As illustrated in FIGS. 1 and 2, the electronic microcircuits are contained in an integrated circuit 12 which is mounted on the printed circuit 10. The printed circuit 10 is constructed from a rectangular, thin and flexible sheet 13, usually constructed of a plastic material. The upper side of the sheet 13 carries six leads 14, of which only three are totally illustrated for purposes of clarity. The leads 14 connect six contacts 15 to six corresponding tabs 16 which are arranged overhanging a recessed opening 17 in the sheet 13. The opening 17 contains the integrated circuit 12, whose terminals 18 are soldered to the respective tabs 16. In the embodiments illustrated the axis A which connects the zone where the contacts 15 are located to the zone where the tabs 16 are located, is aligned with the main center line of the sheet 13, thus, the axis A of the circuit is here the main center line. In addition, each zone is in proximity to one of the ends of the aforementioned center line.
In the cross-sectional fragmentary view of FIG. 2, the terminals 18 are directly soldered to the tabs 16 of the printed circuit. In an alternate arrangement which is not illustrated, the integrated circuit may be disposed so that the terminals 18 are facing downwardly. In this embodiment, the terminals 18 are therefore connected to the tabs 16 by means of lead wires.
The integrated circuit 12 illustrated in FIGS. 1 and 2 may be of the Metal Oxide Semiconductor (MOS) type. A polarization tab 19 is mounted on the back of the integrated circuit and is connected to an extension of one of the tabs 16. The opening 17 is placed at one end of the rectangular sheet 13 and has its axis aligned with the circuit axis A. The contacts 15 are placed in an area which is remote from the opening 17 and are placed on opposite sides of the axis A at the other end of the sheet 13. The contacts 15 are arranged in two parallel rows, each preferably equidistant from the axis A. Actually, the same type of spacing from the axis A is also provided for the tabs 16.
The contacts 15 and the conductive tabs 16 both have a rectangular shape. The widths of these members are generally orthogonal to the axis A. The leads 14 which connect the contacts 15 to the tabs 16 are thin and narrow in relation to the width of the contacts. For example, the leads 14 may have a width on the order of 300 micrometers.
An example of the manufacturing of an electronic microcircuit card 11 which contains the printed circuit 10 shown in FIG. 1 is illustrated in FIGS. 2 and 3. The card 11 is made of a plate 20 made of flexible material, whose dimensions meet ISO standards. The plate 20 is rectangular in shape, with a large center line M and a small center line M'. It may be a single piece as shown or multilayered. One side of the plate 20 has a cavity 21 which is suitable for housing the printed circuit 10, which is equipped with an integrated circuit 12 so that the upper side of the printed circuit 10 is noticeably coplanar with the corresponding side of the plate 20. The entirety of this side is then covered with a coating 22 with openings 23 in the area of the contacts 15 for their connection to an external processing device. As shown in FIG. 3, one ordinarily takes advantage of the printed circuit 10 by placing it in the card 11 in such a manner that the axis A is parallel to one of the shorter edges of the card and the contacts 15 are placed in the vicinity of that same edge, in its middle zone. In the example shown, the contacts 15 which are accessible by means of the openings 23 are distributed from one end to the other of the large center line M of the card.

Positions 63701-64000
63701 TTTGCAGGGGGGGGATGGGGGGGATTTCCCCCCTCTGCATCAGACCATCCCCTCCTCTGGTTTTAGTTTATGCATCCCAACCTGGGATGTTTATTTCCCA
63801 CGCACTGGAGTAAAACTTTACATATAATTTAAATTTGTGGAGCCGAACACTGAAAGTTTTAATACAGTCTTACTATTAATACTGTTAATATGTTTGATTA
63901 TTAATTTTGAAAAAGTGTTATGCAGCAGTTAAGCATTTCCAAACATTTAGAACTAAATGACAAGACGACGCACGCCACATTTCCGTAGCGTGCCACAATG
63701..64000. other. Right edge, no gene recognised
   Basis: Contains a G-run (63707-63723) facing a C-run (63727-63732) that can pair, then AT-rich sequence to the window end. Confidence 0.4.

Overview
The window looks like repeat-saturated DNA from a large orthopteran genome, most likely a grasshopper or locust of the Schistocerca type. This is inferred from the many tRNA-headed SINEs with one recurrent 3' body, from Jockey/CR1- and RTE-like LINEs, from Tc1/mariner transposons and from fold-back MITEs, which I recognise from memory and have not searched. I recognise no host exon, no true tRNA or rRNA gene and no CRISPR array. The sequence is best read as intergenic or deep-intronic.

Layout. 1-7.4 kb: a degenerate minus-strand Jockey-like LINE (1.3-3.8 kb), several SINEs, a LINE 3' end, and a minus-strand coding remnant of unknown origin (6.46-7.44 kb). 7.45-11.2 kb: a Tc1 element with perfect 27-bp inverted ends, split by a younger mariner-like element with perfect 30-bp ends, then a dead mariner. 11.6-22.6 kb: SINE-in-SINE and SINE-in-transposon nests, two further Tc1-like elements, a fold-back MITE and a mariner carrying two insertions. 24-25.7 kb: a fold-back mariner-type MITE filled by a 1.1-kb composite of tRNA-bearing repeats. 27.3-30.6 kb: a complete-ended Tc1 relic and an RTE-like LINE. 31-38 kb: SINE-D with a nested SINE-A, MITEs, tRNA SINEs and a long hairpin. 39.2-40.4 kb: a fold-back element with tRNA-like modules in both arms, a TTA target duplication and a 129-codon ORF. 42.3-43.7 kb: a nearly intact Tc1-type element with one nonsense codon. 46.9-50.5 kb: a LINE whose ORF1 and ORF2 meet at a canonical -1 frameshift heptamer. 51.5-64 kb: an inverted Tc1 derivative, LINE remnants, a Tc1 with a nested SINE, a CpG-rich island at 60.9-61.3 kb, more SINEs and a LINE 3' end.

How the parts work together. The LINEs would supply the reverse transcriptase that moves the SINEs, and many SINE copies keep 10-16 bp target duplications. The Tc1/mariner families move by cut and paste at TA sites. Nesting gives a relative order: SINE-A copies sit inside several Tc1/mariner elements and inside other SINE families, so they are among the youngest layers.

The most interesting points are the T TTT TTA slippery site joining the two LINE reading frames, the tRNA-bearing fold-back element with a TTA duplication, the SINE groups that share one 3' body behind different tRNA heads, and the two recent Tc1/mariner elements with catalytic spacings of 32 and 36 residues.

Now, in accordance with the invention, the leads 14 are illustrated particularly as in FIG. 1 as shown running from respective contacts 15 perpendicularly to the axis A of the printed circuit 10, and then form bends or loops in relation to the axis A. More particularly, each lead 14 has a one portion 14a adjacent to the respective contact 15 and extending in a direction B which is substantially orthogonal or perpendicular to the axis A. At the other end of the lead there is a portion 14b, that interconnected by portion 14c. The portion 14b abuts the corresponding tab 16 and extends in a direction which is also substantially orthogonal or perpendicular to the axis A. But in middle portion 14c, each lead has at least one bend or loop therein in relation to the axis A. A bend or loop is understood to be a non-linear form which has no abrupt angles in the lead's track.
Straight segments of the leads 14, particularly in a direction parallel to the axis A are eliminated particularly in the areas about the contacts 15 and tabs 16, but also, with the loops and bends illustrated the lengths of the leads are thereby increased in relation to the direct path from the contacts 15 to the tabs 16. This makes it possible to compensate for the stretching which occurs during flexing, and prevents the leads from being broken. Furthermore, any angles in the path from the leads would be likely sites for breaks during flexures which would cause buckling at the angles. This is why the lengthening of the path of leads is induced by creating loops or bends which would not be likely breaking points.
FIG. 4 illustrates an alternate embodiment of the invention. In FIG. 4 there is illustrated the printed circuit 110 which carries the integrated circuit 112 and the contacts 115. The contacts 115 are arranged in two rows which are disposed as indicated by the axis B in a direction generally perpendicular to the axis A. The contacts 115 are in a first zone of the thin sheet 113. The connecting tabs 116 are located in a second zone of the sheet 113 which is remote from the first zone. The contacts 115 and the tabs 116 are both in proximity to the axis A as illustrated. Furthermore, in this embodiment the lengths of the individual contacts 115 are in parallel to the axis A of the sheet. The printed circuit 110 of FIG. 4 has elements which are reference 114, 114a, 114b, 114c, 115, 116, and 117. These elements respectively correspond to, and have substantially the same functions as, the elements referenced 14, 14a, 14b, 14c, 15, 16, and 17 in FIGS. 1 and 2.